Learning to Love: A Self-Care Journey

Self-care: It is a relatively new term for taking care of yourself. Many people equate practicing self-care to activities like taking bubble baths, exercising, or journaling. While those are excellent self-care strategies, I have learned that, for me, self-care had to become something much more intensive.

A rough start to the journey

I have struggled with my self-esteem for most of my life. A fractured childhood, addiction, blood-borne illness, and more made the endeavor of learning to love me all the more arduous.

For many years, I hated myself. Hated the way I looked, hated that I was an addict, and I could not cope with the weight of my transgressions. I felt lost and abandoned, especially by myself.

Looking for help and relief

In my early 20’s, I began to walk a path of transformation. I had chosen to recover, both from my addictions and my illness. Reaching out for help in my community was daunting. Waitlists for seeing affordable psychiatric and counseling professionals were gargantuan. I did not know if I could wait and keep the pain and sadness from bubbling over until I could find help. An unfortunate part of those waitlists is you are not guaranteed a compatible match in the person helping you. Counselors are like shoes: some fit, some do not. Some are vastly unprepared to assist particular traumas. It was incredibly frustrating to wait months for help, to only have it be the wrong kind of help.

It took over a year to be able to access the services of a counselor that was a good fit. As I began work with my counselor to break down and accept my experiences, it occurred to me that, for me, self-care was going to involve a lot more than painting my nails.

With the support of family, my sponsor, and my trusted counselor I began to unpack the baggage I had been carrying around for years. A necessary part of emotional and mental growth is being ready to face what comes up. There were many days after counseling sessions where I just felt lost and repulsive. How could anyone love me after all I had done and been through?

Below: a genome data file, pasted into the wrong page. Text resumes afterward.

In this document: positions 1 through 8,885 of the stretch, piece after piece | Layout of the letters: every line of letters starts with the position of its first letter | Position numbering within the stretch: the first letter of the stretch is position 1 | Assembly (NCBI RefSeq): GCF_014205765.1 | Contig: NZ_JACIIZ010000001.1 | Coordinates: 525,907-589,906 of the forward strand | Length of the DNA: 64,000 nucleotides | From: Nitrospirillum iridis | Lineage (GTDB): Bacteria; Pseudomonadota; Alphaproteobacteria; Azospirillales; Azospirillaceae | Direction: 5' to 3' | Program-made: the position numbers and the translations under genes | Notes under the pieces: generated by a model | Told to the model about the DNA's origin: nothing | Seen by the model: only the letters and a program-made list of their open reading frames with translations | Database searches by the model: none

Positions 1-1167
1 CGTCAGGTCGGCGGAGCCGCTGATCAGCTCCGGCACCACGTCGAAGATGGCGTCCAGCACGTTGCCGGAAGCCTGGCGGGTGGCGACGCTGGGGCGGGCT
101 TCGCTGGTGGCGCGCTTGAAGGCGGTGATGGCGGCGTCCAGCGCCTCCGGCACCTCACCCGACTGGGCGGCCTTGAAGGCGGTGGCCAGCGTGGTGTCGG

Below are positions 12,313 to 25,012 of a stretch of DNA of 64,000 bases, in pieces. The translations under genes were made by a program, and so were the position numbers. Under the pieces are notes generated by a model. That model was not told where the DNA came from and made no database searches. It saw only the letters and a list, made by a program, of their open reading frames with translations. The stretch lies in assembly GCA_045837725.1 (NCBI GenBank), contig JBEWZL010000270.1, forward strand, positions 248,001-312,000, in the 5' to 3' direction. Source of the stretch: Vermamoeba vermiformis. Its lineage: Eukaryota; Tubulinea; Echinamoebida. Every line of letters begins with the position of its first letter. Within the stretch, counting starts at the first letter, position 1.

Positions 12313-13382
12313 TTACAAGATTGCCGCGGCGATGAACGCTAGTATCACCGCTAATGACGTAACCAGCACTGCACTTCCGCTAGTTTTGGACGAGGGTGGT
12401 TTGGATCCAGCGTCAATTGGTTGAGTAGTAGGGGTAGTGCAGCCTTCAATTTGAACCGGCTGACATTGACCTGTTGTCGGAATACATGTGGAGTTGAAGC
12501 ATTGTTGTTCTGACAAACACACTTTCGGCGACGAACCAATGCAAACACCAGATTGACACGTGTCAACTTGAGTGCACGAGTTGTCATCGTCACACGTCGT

Growing pains and happy endings

So many sessions left me feeling raw and vulnerable, so much so that I began to doubt if these services actually were helpful. As time went on and having committed to attending sessions weekly for a year, the trauma and heartache began to melt away. My counselor helped me to overcome the searing torment that was plaguing my mind. I took it one day at a time and before I knew it many of the giant obstacles I faced shrunk and became manageable.

Purging emotional wounds is absolutely exhausting, but I realized that doing so was my ultimate form of self-care. I had to accept many things: my weirdness, my trauma, and I had to accept that I did not turn out to be the person I thought I would. I had to learn to recognize my assets: my sense of humor, my compassionate nature, my bold honesty. The good and the bad, I had to accept it all.

How I practice self-care has been an ever-evolving spectrum of activities and internal healing. Today, because of the work I have put in to heal my heart and mind, I can more readily enjoy self-care practices like bubble baths and journaling.

Loving oneself and accepting the past, present and future is a continuous process but wholly worth it. I am grateful for every day that I have gotten to live in this new life, free from the torture I imposed on myself. Anyone is capable of this, but they cannot do it alone. Reach out if you need help, but remember to reach back when another hand extends to you.

“Owning our story and loving ourselves through that process is the bravest thing we’ll ever do.”-Brenee Brown  

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